SALT LAKE CITY, Utah — Gov. Gary Herbert updated recommendations for the state to prevent the spread of COVID-19, calling on Utahns to stay home and work from home as much as possible. He said Utahns should focus on social distancing, maintaining six feet between people and substituting handshakes for other ways to greet.
However, these recommendations are directives — not an official order. Herbert said to continue with practicing common sense tactics to prevent the spread of the virus.
The directives will be in place until April 13. Gov. Herbert said he expects all Utahns to follow these directives, saying it won’t work unless everyone works together.
This comes two days after Summit County issued a stay-at-home order Wednesday, which officially went into effect Friday morning.
“I recognize we are asking you to do some things that are disruptive, that are uncomfortable,” Herbert said during a press conference Friday. “We are all facing trials that require us to sacrifice.”
This new directive, called “Stay Safe, Stay Home,” is part of his Utah Leads Together Plan. It’s the next step in the first stage called the ‘Urgency Phase’ which he said is one of the most crucial.
The new directive aims to flatten the curve, reduce the strain on local hospitals and the healthcare system and minimize the impact on medical resources.
Herbert said there needs to be full effort during this phase for it to be successful. During this ‘Urgency Phase,’ it’s important to not visit hospitals, retirement homes or other high-risk areas unless necessary.
He said if everyone works together for success, it can help flatten the curve in a matter of weeks rather than months.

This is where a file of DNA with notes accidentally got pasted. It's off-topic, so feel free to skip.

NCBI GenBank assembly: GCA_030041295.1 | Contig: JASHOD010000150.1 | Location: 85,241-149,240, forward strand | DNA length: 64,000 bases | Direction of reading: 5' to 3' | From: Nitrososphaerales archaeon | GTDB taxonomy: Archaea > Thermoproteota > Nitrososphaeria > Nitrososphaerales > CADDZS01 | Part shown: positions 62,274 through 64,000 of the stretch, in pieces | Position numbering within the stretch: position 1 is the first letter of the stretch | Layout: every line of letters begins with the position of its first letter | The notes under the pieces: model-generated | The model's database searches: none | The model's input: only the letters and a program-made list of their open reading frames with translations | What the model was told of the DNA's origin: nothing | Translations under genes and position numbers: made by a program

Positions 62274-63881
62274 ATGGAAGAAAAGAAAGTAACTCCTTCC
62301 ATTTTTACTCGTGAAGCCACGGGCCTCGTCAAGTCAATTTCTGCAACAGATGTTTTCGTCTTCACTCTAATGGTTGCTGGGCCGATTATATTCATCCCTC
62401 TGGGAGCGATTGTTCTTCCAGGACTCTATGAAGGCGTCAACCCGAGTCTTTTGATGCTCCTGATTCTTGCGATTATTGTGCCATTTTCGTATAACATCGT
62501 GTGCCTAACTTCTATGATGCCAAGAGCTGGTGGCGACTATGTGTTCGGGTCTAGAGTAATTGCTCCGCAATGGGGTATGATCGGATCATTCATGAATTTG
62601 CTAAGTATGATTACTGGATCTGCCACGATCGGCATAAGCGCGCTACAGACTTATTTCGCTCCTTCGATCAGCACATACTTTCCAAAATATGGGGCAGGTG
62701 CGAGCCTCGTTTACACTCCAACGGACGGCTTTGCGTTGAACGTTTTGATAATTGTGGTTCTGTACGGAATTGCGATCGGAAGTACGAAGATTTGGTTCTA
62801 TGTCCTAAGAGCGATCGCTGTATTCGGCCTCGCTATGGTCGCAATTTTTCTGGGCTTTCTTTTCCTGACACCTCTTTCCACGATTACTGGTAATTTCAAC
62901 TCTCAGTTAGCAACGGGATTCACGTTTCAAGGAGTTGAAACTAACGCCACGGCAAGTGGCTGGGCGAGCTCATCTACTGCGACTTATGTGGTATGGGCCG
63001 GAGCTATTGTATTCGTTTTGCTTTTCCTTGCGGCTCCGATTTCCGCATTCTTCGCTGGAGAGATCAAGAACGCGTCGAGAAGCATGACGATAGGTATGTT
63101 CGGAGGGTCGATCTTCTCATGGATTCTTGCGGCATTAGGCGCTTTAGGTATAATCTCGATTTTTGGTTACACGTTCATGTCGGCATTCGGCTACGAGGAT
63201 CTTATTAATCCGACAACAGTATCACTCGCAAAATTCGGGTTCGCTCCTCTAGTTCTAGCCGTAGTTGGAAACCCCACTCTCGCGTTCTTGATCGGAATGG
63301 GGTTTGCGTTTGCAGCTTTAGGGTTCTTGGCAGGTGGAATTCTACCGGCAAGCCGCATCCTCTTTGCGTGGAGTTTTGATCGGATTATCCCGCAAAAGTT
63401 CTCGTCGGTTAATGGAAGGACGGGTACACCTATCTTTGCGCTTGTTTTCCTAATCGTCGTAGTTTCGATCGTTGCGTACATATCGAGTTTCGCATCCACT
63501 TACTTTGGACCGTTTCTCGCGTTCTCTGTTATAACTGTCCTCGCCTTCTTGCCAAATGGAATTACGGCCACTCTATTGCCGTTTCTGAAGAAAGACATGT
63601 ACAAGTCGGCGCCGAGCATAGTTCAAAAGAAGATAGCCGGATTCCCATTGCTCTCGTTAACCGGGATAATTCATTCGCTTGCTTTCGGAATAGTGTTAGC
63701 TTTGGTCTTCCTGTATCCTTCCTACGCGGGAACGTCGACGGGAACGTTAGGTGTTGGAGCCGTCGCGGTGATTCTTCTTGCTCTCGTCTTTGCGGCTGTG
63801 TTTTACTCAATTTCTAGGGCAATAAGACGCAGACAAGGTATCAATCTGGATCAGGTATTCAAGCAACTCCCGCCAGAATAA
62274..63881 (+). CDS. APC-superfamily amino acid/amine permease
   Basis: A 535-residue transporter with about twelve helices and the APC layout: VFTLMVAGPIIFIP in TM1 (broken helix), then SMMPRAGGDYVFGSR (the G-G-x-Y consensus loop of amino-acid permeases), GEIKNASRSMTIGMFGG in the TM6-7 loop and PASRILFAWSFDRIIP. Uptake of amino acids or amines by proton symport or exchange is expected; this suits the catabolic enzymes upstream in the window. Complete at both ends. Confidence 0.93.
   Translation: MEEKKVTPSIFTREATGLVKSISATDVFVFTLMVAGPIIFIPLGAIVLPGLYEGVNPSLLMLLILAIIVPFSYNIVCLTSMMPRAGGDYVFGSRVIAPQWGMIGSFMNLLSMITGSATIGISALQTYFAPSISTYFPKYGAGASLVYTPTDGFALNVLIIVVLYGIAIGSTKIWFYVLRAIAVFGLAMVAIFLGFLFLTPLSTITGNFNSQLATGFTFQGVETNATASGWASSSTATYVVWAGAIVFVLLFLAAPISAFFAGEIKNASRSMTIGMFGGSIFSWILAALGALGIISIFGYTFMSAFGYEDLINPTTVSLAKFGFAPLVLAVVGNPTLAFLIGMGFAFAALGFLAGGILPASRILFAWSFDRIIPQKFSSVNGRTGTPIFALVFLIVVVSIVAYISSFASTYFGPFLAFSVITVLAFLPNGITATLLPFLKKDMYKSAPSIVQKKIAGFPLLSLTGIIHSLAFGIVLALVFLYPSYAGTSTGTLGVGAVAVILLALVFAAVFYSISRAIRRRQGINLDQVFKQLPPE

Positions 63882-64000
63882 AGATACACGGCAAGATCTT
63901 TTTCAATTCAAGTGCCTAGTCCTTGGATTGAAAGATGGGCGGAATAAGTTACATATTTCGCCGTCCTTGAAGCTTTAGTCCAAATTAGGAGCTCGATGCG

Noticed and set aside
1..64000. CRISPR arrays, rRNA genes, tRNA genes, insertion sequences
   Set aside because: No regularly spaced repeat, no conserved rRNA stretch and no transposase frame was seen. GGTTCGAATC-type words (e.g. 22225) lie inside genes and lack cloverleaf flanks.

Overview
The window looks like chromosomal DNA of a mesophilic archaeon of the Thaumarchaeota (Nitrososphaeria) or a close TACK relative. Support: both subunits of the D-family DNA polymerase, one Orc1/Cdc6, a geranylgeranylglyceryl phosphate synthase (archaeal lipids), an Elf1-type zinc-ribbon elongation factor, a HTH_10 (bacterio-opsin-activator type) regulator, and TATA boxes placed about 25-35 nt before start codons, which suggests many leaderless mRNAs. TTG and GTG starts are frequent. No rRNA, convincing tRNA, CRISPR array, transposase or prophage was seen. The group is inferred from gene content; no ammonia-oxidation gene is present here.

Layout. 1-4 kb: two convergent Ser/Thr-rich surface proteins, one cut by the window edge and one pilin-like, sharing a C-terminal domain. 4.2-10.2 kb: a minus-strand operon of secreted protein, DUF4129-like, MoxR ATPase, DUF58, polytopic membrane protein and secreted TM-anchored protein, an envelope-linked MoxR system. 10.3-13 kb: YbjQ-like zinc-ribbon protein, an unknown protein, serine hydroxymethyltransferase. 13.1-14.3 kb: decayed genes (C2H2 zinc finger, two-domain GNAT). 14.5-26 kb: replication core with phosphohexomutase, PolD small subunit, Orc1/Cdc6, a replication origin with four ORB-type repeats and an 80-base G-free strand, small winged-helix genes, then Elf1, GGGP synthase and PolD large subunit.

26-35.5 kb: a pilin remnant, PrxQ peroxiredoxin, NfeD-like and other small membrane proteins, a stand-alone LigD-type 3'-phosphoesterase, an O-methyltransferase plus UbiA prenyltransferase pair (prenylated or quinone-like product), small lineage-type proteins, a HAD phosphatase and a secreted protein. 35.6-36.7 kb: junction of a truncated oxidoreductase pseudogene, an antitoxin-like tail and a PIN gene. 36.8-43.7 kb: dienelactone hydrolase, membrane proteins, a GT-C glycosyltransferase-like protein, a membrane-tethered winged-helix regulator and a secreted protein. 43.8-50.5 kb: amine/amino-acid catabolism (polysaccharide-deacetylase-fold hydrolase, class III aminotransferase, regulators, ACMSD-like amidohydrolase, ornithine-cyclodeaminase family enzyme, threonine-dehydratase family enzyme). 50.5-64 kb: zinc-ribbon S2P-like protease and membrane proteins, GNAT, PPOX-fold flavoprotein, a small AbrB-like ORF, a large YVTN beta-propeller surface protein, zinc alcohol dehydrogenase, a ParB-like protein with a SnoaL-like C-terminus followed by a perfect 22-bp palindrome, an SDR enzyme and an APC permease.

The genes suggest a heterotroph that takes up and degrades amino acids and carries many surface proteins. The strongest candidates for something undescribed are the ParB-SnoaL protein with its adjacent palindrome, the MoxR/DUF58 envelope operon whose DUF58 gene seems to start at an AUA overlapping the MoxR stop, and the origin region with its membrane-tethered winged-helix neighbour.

“I’m tremendously grateful to all Utahns who are already taking steps to stay at home whenever possible,” the governor said in a statement. “While we are seeing positive indications that this is slowing the spread of coronavirus in our communities, we need to do more. The clear directives issued today will help Utahns understand what activities are safe — and if we unite behind these instructions as if our lives depended upon them, we will, in fact, save many lives.”
He also said schools will remain closed — advising children to not meet for play dates or on playgrounds during this break.
Gov. Herbert reinforces the recommendations given in previous announcements, including the suspension of dine-in services. However, he encourages Utahns to order take-out and delivery to support the local economy.
Our decisions are data-driven, and I expect all Utahns to follow our Stay Safe, Stay Home directive. By uniting behind these instructions as if our lives depended upon them, we will, in fact, save many lives. #FlattenTheCurve #togetherutah
— Gov. Gary Herbert (@GovHerbert) March 27, 2020
In terms of travel, Gov. Herbert said limit these to only essential trips. This includes going to a job that cannot be completed remotely, including emergency services and essential businesses.
He said Utahns can still take leisurely drives, but to consider activities that can be done at home first. Grocery shopping will be allowed as well, but Gov. Herbert recommends this to be done only when necessary.
Outdoor activities like running, hiking and camping are still okay — but they all need to be consistent with the six-foot rule of social distancing.
State parks will only be available to the residents of the county in which the park is located. National parks availability is still under review by committees in Washington, D.C.
The announcement comes hours after the Utah Department of Health confirmed the second COVID-19 death in the state. During its daily briefing, the department reported a total 480 confirmed cases in Utah.
The state will continue analyzing the situation to see if enforcement mechanisms are needed. Daily briefings from the governor on updates of COVID-19 will begin Monday.
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